Excluding five patients who were regarded as outliers, only patients following the partition presurgery/10’ 20’ 45’ postsurgery in normal tissue were used to compare gene expression intensity levels with multiple t-tests between the presurgery and 10’ postsurgery timepoints, and presurgery and 45’ postsurgery timepoints. In normal colon tissue, 70 probes showed a differential expression in both comparisons. Of these, seven probes (encoding for five different genes) had a log-fold change of ≥2 in both comparisons (Table 2). Expression of another five genes showed ≥2 log-fold change in the comparison presurgery versus 45’ postsurgery only, while the log-fold change was slightly lower in the presurgery versus 10’ postsurgery comparison. Genes that were significantly up-regulated upon resection of normal colon tissue comprised transcription factors (EGR1, FOS), signaling molecules (CYR61, RGS1, SGK1) of the extracellular matrix, and dual specificity phosphatase 1 (DUSP1, a protein that dephosphorylates MAPK1). Gene expression for mucosal proteins such as dual oxidase 2 (DUOX2, a protein that plays a role in antimicrobial defense), solute carrier family 6 (SLC6A14, a protein mediating amino acid transport), and vanin 1 (VNN1, a protein involved in vitamin B5 recycling), was down-regulated. In colon tumor tissue, similar gene expression changes were found for CYR61, RGS1, DUSP1, DUOX2, and SLC6A14, although the log-fold change was generally lower compared to normal tissue (Table 2).

The same approach was not applicable to normal liver tissue because of the low number of affected genes and a more diverse change of expression (data not shown).

Identification of housekeeping genes not affected by surgery and tissue processing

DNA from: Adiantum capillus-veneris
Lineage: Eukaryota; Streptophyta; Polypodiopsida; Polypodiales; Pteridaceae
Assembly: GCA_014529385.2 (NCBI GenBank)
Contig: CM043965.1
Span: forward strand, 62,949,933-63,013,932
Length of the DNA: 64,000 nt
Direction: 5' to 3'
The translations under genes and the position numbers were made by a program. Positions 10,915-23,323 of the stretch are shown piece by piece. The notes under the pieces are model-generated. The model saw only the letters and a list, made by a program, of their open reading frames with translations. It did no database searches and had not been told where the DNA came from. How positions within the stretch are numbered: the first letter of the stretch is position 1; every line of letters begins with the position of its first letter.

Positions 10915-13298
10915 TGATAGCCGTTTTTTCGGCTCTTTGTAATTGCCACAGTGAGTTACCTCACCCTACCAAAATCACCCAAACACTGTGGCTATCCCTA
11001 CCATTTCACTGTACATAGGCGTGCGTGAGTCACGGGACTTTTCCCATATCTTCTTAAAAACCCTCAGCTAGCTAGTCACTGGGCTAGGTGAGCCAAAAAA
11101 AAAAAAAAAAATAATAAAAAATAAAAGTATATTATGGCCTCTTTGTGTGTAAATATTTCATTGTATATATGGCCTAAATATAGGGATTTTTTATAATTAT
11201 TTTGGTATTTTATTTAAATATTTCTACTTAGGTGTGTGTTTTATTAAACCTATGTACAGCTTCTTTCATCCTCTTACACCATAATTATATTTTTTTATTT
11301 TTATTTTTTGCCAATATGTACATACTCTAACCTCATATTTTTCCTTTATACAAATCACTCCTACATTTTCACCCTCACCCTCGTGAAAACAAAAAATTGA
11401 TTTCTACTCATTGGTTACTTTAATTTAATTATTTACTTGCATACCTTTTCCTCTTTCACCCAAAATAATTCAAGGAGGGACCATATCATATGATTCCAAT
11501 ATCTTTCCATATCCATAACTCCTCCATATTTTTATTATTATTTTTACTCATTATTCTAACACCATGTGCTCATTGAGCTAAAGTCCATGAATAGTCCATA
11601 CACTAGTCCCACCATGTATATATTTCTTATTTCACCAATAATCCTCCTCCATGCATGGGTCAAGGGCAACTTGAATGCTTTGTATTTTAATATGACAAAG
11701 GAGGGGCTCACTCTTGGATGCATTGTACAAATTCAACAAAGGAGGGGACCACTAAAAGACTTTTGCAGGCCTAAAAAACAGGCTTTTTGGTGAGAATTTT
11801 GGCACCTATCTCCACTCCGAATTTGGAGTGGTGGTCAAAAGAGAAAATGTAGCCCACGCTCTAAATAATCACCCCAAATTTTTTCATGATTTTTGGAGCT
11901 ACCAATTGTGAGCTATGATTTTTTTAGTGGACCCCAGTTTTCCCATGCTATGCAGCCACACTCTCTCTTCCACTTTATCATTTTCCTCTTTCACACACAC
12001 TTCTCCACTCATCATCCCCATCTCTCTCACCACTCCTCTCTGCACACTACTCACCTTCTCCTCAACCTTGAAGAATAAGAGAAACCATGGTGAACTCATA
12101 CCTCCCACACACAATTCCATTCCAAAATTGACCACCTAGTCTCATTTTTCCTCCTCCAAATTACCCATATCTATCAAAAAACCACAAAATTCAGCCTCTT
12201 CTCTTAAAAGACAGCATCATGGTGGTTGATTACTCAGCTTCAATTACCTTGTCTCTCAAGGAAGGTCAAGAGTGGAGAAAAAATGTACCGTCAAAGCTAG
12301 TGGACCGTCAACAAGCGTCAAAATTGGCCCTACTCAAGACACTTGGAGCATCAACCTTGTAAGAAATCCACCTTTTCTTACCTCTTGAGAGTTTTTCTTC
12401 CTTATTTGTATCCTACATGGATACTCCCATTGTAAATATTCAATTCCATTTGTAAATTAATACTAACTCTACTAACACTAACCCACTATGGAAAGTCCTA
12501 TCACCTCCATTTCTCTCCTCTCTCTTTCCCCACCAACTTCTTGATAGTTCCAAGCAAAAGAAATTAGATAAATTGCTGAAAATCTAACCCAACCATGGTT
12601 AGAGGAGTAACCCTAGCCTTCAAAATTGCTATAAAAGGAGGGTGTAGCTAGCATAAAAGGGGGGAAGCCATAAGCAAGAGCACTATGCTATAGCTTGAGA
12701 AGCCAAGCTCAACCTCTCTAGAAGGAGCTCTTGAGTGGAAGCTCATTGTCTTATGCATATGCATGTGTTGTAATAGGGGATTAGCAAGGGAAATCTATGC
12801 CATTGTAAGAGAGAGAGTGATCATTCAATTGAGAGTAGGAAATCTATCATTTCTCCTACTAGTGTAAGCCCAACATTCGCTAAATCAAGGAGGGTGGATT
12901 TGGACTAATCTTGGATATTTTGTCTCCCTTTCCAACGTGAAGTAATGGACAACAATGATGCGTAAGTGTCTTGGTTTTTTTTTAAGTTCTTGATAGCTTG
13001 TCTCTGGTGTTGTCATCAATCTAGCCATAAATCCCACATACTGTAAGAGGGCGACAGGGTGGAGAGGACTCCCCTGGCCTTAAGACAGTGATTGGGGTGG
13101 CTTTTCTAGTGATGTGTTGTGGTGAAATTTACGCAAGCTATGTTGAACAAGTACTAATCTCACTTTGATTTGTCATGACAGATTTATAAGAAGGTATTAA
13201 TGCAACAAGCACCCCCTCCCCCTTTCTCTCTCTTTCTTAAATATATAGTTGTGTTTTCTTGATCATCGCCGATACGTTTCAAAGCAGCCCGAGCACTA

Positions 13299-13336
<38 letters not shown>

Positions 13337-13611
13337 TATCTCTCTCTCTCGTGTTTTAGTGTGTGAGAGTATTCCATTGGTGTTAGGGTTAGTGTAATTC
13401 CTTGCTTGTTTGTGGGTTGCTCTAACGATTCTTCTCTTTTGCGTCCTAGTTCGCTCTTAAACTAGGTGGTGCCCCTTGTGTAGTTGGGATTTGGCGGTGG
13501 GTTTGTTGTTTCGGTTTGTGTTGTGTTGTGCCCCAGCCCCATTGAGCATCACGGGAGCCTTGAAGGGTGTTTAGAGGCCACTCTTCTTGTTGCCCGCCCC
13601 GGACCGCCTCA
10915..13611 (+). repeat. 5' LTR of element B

Gene expression data were sorted according to the coefficients of variance (CV). The 10 probe sets with the lowest CV across all four timepoints in normal tissue are listed in Table 3. While some probe sets encoded for insufficiently explored proteins, among those very constitutively-expressed genes was eukaryotic translation elongation factor 1 alpha 1 (EEF1A1), a widely expressed gene with high copy numbers that is known as a potential housekeeping gene for gene expression analysis [9]. Further well-known housekeeping genes with low CV were ribosomal proteins L13 and S18, beta-glucuronidase, and beta-actin, while other frequently used housekeeping genes, such as beta-2-microglobulin and beta2B-tubulin, were not constitutively expressed.

The same exercise was conducted for gene expression in CRC tissue (data not shown). Again, EEF1A1 expression showed a very low CV, suggesting it may function as a reference gene in both normal and neoplastic colorectal tissue.

Table 3: The 10 probe sets (9 genes) with the lowest coefficient of variation (CV) across all four timepoints (presurgery and 10, 20, and 45 minutes after resection) in normal colon tissue are shown above the dotted line, and 20 well-known housekeeping genes (HKG) with their CV and their rank when sorted for CV are shown below the dotted line.

Probe ID

Gene

Protein and function

Normal tissue

Tumor tissue

CV

Rank

Rank

1558623_at

LOC729121

Hypothetical LOC729121

0.0000651769

1

22,547

227472_at

DDA1

DET1 and DDB1 associated 1; may be involved in ubiquitination and subsequent proteosomal degradation

0.0000763301

2

5,095

213477_x_at

EEF1A1

Eukaryotic translation elongation factor 1 alpha 1; involved in protein biosynthesis

0.000120035

3

70

206559_x_at

0.00021194

10

464

203172_at

FXR2

Fragile X mental retardation, autosomal homolog 2; RNA-binding protein

0.00012495

4

5,833

202652_at

APBB1

Amyloid beta (A4) precursor protein-binding, family B, member 1; transcription coregulator

0.000140598

5

22,323

209394_at

ASMTL

Acetylserotonin O-methyltransferase-like; unknown function

0.000153558

6

28,176

234891_at

DKFZP547L112

Hypothetical protein DKFZp547L112

0.000198356

7

17,884

212986_s_at

TLK2

Tousled-like kinase 2; involved in chromatin assembly

0.000208644

8

2,237

223148_at

PIGS

Phosphatidylinositol glycan anchor biosynthesis, class S; component of the GPI transamidase complex

0.000210952

9

24,752

210646_x_at

RPL13A

Ribosomal protein L13a, HKG

0.000370481

53

752

201049_s_at

RPS18

Ribosomal protein S18, HKG

0.000581215

185

2,319

230125_at

GUSB

Glucuronidase, beta, HKG

0.000939722

647

19,340

AFFX-HSAC07/X00351_3_at

ACTB

Actin, beta, HKG

0.001080551

941

7,550

216457_s_at

SF3A1

Splicing factor 3a, subunit 1, 120 kDa, HKG

0.001542067

2,363

890

212581_x_at

GAPDH

Glyceraldehyde-3-phosphate dehydrogenase, HKG